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Advanced Composition
Using Adverbs to Compare: More and Most

April 28, 2005

Using the three degrees of comparison—positive, comparative, and superlative—can be tricky. Tonight, we’ll review the rules more thoroughly than usual.

Comparing with Adverbs:

The simplest, of course, is the positive degree of comparison. For example: “I walked slowly to get the milk at the store.”

More difficult than positive, is the comparative degree of comparison. For example: “I walked more slowly than my dog, so she got a sore neck from pulling on the leash.”

The most difficult is the superlative degree of comparison. For example: “I walked the most slowly compared to my dog and my wife.”

Remember that to make things even more difficult, we have irregular comparative and superlatives, such as “well, better, best” and “badly, worse, worst.” In addition, remember to use “more” and “most” with longer adverbs and adverbs ending in “ly.”

Writing Assignment:

Comparison is an important form of writing. Using adverbs of comparison is a more useful in comparison than in most other writing (of course!).

Tonight, compare yourself as a young person (at least 10 years younger than you are now) to the person you are today. Use the three degrees of comparison from tonight’s lesson at least once each in your paragraph.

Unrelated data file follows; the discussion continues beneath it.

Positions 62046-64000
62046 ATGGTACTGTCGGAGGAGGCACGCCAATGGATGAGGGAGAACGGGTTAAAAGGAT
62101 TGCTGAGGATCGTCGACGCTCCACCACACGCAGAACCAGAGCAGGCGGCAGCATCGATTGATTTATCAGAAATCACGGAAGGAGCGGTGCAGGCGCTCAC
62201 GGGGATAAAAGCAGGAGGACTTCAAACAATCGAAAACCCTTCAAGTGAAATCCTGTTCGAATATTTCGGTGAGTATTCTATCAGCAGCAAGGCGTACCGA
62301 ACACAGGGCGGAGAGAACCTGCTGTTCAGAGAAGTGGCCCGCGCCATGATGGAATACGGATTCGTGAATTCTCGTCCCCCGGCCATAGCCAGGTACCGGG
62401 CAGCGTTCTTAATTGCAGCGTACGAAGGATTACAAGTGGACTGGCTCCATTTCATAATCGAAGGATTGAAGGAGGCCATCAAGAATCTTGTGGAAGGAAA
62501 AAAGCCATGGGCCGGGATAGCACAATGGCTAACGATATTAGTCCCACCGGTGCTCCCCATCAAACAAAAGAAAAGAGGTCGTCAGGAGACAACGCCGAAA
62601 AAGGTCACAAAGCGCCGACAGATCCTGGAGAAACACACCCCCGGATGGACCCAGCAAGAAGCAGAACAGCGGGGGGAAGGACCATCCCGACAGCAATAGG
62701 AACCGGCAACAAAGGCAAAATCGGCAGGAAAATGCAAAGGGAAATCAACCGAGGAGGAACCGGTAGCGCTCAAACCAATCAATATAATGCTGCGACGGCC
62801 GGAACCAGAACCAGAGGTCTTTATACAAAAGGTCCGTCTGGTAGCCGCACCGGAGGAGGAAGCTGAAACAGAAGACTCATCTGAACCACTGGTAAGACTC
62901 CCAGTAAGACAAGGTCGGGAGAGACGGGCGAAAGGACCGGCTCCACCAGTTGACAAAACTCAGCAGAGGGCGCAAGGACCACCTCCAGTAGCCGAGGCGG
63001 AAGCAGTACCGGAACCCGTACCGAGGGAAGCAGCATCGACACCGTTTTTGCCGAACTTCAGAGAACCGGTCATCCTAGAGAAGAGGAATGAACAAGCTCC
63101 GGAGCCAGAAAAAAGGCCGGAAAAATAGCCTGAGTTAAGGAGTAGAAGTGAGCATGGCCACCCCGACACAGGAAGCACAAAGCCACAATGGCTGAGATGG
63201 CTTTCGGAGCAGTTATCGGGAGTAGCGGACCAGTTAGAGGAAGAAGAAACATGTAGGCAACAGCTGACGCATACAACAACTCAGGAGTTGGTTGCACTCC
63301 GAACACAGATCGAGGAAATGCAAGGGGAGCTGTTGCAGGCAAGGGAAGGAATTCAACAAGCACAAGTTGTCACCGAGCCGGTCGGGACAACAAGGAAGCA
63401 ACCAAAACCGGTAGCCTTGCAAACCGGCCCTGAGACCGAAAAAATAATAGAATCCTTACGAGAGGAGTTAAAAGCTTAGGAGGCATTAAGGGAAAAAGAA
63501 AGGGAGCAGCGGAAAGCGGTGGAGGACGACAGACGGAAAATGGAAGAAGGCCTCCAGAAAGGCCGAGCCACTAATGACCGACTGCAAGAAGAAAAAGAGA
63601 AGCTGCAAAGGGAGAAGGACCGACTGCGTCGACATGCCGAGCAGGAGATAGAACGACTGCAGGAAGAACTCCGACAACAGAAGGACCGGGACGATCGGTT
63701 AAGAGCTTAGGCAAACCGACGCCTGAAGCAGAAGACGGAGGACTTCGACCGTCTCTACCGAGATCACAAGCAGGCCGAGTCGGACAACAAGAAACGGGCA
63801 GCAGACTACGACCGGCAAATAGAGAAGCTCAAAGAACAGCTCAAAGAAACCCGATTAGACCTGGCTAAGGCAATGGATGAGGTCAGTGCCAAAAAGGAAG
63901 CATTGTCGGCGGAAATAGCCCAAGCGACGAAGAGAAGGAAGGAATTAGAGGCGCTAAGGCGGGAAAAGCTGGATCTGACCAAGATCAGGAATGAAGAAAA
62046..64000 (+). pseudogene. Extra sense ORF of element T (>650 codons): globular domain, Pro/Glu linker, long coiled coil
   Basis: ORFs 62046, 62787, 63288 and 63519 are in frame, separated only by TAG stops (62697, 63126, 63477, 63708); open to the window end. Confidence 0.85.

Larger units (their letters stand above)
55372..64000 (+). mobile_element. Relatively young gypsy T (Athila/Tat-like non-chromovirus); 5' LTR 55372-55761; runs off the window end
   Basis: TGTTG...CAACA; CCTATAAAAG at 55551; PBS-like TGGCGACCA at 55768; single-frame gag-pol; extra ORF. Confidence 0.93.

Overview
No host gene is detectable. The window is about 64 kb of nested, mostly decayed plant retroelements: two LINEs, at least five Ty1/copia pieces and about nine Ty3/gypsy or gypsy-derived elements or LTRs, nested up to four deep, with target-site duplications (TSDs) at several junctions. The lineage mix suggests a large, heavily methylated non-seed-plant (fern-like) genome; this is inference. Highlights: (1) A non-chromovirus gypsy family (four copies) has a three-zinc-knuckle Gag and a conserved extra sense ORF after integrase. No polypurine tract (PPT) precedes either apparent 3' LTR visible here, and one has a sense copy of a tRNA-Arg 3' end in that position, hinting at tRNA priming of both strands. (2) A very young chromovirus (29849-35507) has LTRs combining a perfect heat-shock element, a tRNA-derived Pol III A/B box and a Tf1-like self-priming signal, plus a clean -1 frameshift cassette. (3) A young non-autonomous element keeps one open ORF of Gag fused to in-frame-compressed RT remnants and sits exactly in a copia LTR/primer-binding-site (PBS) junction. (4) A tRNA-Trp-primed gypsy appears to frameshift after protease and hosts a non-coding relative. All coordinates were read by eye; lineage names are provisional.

For example, “I drive more carefully now than when I first began driving.”

Write your first draft tonight. Bring your completed work to class on May 12.

Teacher Writing Sample:

 Expecting Changes

      Getting older has forced me to recognize that change is constant. Contrary to what I expected, I walk more quickly now than I did ten years ago. Over the years, my behaviour has changed gradually. I can no longer rely on my flexibility, strength, and endurance, so I must work hard to maintain my body, to make the best use I can of my capacity. My parents always say, “Your health is the most important thing. Without it, you have nothing.” Being in the middle of life, I have found a new interest in mathematics: how many years since; how many (possibly) left? I could find this all depressing, but with the new perspective I have gained, I now live most happily when I remember the importance of living well every day, expecting changes and living with them whatever comes my way. (142 words; revised from a piece written originally in February 2002 by Brad Hyde)



Some Common Adverb Comparisons

Positive Form

Comparative Form

Superlative Form


  more carefully

  most carefully


  more easily

  most easily


  more frequently

  most frequently


  more slowly

  most slowly


  more softly

  most softly



¨     Take your rough draft home with you today.

¨     Make at least five corrections to the draft and recopy the paragraph.

¨     Hand in your original and your revised copy to class next week.



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